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C++ Perfect Forwarding

From WikiOD

Remarks[edit | edit source]

Perfect forwarding requires forwarding references in order to preserve the ref-qualifiers of the arguments. Such references appear only in a deduced context. That is:

template<class T>
void f(T&& x) // x is a forwarding reference, because T is deduced from a call to f()
{
    g(std::forward<T>(x)); // g() will receive an lvalue or an rvalue, depending on x
}

The following does not involve perfect forwarding, because T is not deduced from the constructor call:

template<class T>
struct a
{
    a(T&& x); // x is a rvalue reference, not a forwarding reference
};

C++17

C++17 will allow deduction of class template arguments. The constructor of "a" in the above example will become a user of a forwarding reference

a example1(1);
  // same as a<int> example1(1);

int x = 1;
a example2(x);
  // same as a<int&> example2(x);

Factory functions[edit | edit source]

Suppose we want to write a factory function that accepts an arbitrary list of arguments and passes those arguments unmodified to another function. An example of such a function is make_unique, which is used to safely construct a new instance of T and return a unique_ptr<T> that owns the instance.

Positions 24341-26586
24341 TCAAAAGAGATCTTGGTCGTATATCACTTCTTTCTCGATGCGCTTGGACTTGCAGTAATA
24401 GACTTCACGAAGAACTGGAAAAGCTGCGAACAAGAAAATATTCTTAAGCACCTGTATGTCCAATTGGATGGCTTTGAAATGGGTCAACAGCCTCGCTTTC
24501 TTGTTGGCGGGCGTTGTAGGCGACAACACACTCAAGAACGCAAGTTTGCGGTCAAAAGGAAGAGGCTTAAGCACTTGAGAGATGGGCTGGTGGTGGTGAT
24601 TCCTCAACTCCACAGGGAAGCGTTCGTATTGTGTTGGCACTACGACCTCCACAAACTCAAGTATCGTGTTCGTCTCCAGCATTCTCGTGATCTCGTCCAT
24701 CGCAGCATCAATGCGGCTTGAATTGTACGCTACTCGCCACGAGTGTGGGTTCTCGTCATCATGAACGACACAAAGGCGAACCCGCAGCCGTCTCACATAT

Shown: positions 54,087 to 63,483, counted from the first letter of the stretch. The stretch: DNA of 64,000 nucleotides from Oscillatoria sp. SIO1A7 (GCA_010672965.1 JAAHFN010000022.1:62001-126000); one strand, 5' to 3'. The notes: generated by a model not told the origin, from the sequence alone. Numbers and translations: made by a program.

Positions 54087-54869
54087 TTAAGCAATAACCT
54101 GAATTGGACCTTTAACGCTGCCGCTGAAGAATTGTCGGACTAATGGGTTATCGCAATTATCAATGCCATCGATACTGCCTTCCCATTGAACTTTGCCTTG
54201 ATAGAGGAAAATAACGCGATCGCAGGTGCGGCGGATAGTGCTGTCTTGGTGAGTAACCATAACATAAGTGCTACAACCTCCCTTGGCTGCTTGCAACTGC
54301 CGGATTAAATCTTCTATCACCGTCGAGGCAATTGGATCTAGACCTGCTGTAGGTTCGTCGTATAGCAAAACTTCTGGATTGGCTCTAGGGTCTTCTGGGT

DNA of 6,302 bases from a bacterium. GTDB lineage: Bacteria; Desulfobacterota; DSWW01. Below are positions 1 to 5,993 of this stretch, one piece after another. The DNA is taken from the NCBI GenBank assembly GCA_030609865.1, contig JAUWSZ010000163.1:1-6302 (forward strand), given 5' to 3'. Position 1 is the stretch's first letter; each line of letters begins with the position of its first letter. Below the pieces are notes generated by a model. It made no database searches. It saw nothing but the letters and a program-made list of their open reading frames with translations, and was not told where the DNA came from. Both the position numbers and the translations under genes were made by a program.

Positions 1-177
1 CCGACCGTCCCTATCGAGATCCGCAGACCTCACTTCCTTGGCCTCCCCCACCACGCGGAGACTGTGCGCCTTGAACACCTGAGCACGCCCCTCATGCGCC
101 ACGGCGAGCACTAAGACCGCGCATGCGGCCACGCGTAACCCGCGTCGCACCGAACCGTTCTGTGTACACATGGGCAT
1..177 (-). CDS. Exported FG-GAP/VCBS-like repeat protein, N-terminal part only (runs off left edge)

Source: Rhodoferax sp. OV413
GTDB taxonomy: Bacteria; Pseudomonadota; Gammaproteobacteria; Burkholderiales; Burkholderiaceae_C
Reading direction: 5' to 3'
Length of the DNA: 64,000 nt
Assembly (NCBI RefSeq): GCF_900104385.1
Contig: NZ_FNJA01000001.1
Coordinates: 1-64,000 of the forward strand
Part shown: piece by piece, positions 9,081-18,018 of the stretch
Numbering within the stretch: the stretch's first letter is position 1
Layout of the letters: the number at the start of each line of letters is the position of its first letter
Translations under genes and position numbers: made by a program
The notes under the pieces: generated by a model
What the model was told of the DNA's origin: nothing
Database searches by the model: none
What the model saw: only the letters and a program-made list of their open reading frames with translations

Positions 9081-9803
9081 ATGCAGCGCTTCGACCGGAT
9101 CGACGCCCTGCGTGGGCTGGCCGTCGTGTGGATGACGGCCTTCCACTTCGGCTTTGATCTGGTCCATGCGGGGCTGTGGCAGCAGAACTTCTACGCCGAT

The language rules regarding variadic templates and rvalue references allows us to write such a function.

template<class T, class... A>
unique_ptr<T> make_unique(A&&... args)
{
    return unique_ptr<T>(new T(std::forward<A>(args)...));
}

The use of ellipses ... indicate a parameter pack, which represents an arbitrary number of types. The compiler will expand this parameter pack to the correct number of arguments at the call site. These arguments are then passed to T's constructor using std::forward. This function is required to preserve the ref-qualifiers of the arguments.

struct foo
{
    foo() {}
    foo(const foo&) {}                    // copy constructor
    foo(foo&&) {}                         // copy constructor
    foo(int, int, int) {}
};

foo f;
auto p1 = make_unique<foo>(f);            // calls foo::foo(const foo&)
auto p2 = make_unique<foo>(std::move(f)); // calls foo::foo(foo&&)
auto p3 = make_unique<foo>(1, 2, 3);

Credit:Stack_Overflow_Documentation